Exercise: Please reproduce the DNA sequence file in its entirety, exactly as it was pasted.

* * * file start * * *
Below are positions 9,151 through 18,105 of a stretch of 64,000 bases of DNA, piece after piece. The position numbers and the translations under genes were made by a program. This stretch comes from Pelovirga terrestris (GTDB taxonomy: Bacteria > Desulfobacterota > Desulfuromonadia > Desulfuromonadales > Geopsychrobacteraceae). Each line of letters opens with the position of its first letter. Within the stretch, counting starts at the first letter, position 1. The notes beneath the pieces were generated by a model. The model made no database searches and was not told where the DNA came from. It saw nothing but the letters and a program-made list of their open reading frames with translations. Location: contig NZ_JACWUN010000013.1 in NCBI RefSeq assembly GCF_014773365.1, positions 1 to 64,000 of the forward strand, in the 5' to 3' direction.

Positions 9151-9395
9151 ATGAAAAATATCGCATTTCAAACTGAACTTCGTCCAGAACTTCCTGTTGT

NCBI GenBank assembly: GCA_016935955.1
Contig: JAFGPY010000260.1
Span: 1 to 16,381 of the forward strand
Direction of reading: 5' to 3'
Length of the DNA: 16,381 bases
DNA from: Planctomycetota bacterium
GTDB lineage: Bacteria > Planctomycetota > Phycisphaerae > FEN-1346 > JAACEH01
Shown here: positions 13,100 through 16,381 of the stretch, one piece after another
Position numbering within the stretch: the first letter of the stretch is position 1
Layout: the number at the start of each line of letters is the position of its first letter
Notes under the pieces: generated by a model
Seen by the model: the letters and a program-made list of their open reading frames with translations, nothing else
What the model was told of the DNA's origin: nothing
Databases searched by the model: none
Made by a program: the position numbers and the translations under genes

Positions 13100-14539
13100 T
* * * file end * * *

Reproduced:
Below are positions 9,151 through 18,105 of a stretch of 64,000 bases of DNA, piece after piece. The position numbers and the translations under genes were made by a program. This stretch comes from Pelovirga terrestris (GTDB taxonomy: Bacteria > Desulfobacterota > Desulfuromonadia > Desulfuromonadales > Geopsychrobacteraceae). Each line of letters opens with the position of its first letter. Within the stretch, counting starts at the first letter, position 1. The notes beneath the pieces were generated by a model. The model made no database searches and was not told where the DNA came from. It saw nothing but the letters and a program-made list of their open reading frames with translations. Location: contig NZ_JACWUN010000013.1 in NCBI RefSeq assembly GCF_014773365.1, positions 1 to 64,000 of the forward strand, in the 5' to 3' direction.

Positions 9151-9395
9151 ATGAAAAATATCGCATTTCAAACTGAACTTCGTCCAGAACTTCCTGTTGT

NCBI GenBank assembly: GCA_016935955.1
Contig: JAFGPY010000260.1
Span: 1 to 16,381 of the forward strand
Direction of reading: 5' to 3'
Length of the DNA: 16,381 bases
DNA from: Planctomycetota bacterium
GTDB lineage: Bacteria > Planctomycetota > Phycisphaerae > FEN-1346 > JAACEH01
Shown here: positions 13,100 through 16,381 of the stretch, one piece after another
Position numbering within the stretch: the first letter of the stretch is position 1
Layout: the number at the start of each line of letters is the position of its first letter
Notes under the pieces: generated by a model
Seen by the model: the letters and a program-made list of their open reading frames with translations, nothing else
What the model was told of the DNA's origin: nothing
Databases searched by the model: none
Made by a program: the position numbers and the translations under genes

Positions 13100-14539
13100 T